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Culinary Spotlight: You Wanna Be A Chef, Ehh?

Photo by Hillary Ehlen

Should you do formal education or the school of hard knocks?

Three out of every five aspiring culinarians will opt for an alternate profession within two years of working in a kitchen. This statistic is based on a study I made up for this column!

I don’t have any idea what this statistic may actually be, but it can’t be good. From my experiences alone, I’ve seen so many cooks either crack from the pressure or simply say, “no thanks, this isn’t for me.”

As far as the never ending question of, “Should I attend culinary school, or simply work my way through the ranks?” I think we could easily sum it up with a simple quote from the late Anthony Bourdain. “I’m not telling you that culinary school is a bad thing. It surely is not. I’m saying that you, reading this, right now, would probably be ill-advised to attend—and are, in all likelihood, unsuited for The Life in any case. Particularly if you’re any kind of normal.”

Chef Bourdain had a way of articulating his thoughts far more effectively than I ever will. If you’re a relatively normal human being who possesses a desire to be around relatively normal human beings, then perhaps this profession simply isn’t for you, regardless of whether your preference of education is formal or on the job.

Do you like to receive over the top and sometimes unwarranted criticism at work? Do you like to go home from work with cuts on your hands and burns on your forearms? Do you love the never-ending aroma of onions and garlic on your hands? Do you desire the feeling of needing to wash the grease out of your hair before you dare set foot in a bar to enjoy a beer with co-workers after work? If you said yes to all of these, then you need to work in a professional kitchen!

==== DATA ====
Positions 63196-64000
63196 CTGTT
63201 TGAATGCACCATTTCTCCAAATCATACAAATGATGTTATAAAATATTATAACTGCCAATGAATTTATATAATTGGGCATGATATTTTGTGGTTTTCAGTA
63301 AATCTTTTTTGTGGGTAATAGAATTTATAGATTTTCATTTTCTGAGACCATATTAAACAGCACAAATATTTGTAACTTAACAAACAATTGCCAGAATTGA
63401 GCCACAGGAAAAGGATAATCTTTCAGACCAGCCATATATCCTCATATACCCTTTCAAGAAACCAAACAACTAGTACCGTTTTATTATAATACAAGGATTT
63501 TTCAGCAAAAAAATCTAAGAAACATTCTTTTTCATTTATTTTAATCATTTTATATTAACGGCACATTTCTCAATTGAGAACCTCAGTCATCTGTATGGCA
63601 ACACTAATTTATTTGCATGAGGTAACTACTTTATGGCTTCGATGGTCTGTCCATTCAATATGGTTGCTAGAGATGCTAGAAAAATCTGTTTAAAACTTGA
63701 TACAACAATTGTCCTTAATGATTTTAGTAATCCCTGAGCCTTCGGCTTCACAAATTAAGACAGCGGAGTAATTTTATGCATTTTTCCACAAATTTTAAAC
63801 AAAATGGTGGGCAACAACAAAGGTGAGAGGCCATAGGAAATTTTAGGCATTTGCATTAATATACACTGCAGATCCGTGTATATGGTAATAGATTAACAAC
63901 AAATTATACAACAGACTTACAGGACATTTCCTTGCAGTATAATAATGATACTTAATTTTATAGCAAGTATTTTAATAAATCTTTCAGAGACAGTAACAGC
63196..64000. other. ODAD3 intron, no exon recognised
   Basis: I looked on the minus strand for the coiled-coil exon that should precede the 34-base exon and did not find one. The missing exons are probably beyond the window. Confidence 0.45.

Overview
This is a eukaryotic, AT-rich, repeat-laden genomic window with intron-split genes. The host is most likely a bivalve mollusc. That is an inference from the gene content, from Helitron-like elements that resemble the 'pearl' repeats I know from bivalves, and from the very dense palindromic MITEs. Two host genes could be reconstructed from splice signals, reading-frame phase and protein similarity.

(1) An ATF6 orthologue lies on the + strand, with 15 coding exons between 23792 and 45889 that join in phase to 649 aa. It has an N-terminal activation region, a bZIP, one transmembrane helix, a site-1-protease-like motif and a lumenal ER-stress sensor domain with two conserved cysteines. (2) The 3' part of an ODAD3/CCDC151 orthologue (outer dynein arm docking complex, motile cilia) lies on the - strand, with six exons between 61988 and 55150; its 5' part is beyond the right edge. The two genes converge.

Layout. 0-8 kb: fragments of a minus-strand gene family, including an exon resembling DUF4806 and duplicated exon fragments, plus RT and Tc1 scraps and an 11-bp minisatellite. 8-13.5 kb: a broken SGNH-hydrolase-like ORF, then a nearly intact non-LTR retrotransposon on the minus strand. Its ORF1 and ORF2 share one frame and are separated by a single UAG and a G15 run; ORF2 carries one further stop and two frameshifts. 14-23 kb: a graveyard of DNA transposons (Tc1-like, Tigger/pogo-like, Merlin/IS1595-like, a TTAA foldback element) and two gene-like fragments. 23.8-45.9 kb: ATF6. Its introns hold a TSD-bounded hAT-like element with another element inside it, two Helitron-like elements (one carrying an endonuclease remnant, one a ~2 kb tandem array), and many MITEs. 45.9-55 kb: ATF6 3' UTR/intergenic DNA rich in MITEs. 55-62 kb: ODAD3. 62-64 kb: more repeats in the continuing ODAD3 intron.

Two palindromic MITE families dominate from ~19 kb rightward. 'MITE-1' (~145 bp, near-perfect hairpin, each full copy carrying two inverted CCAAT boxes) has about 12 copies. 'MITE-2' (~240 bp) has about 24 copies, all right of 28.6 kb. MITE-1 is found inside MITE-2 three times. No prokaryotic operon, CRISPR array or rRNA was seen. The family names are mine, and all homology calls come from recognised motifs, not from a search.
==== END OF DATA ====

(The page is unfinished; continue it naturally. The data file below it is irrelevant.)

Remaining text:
If you’re seriously considering attending a culinary school, then here are a few suggestions to keep in mind, as well as a short list of local culinary schools.

RELATED: “Culinary Spotlight: The Midwest Vegan – A Growing Population

Learn more mouth-watering recipes from Eric Watson by clicking here.

Considerations Before Attending Culinary School

Culinary school can be expensive. It can also give you an advantage over your future co-workers. The school provides the resources. You need to provide the effort and discipline.

Culinary apprenticeships are affordable and provide much needed on the job training. Unfortunately, the closest one is in Colorado. (Or maybe that’s fortunate.)

On the job training is, of course, the most affordable option. Local restaurants typically don’t offer a broad enough training opportunity to take you to the top. You should use local restaurants as a stepping stone. Local restaurants will get your foot in the door in Minneapolis. Then New York. Then Tokyo. And so on and so on.

Culinary school won’t make you a chef! You have to work for a decade or more to accomplish that. School only provides the foundation to build upon.

There are a ton of culinary school options. Ask many questions and visit a few schools before deciding.

You’ll probably make between $12 and $15 hour after graduation. Make sure you approach school debt with a sense of reality. Money will come. Be patient.

Being a chef isn’t about being cast for Top Chef or being featured in magazines.  It’s about exploring a passion for cooking.

Culinary Schools To Consider In Our Area

The countries top-rated culinary schools can cost as much as $60,000 for a 2-year education. Local schools can provide a more affordable option. Contact specific programs for accurate tuition rates.

NDSCS or North Dakota State College of Science

  • 2-year program located in Wahpeton, N.D.

M State or Minnesota State Community & Technical College

  • 1-year program located in Moorhead

St. Paul College

  • 2-year program located in St. Paul, M.N.

Hennepin Technical College

  • 2-year program located in Brooklyn Park, M.N.

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Written by Eric Watson

Eric Watson is a monthly contributor for Fargo Monthly. He is the owner
of Rustica and Mosaic Foods in Fargo, and is also the founder and president of the Fargo branch of the American Culinary Federation.

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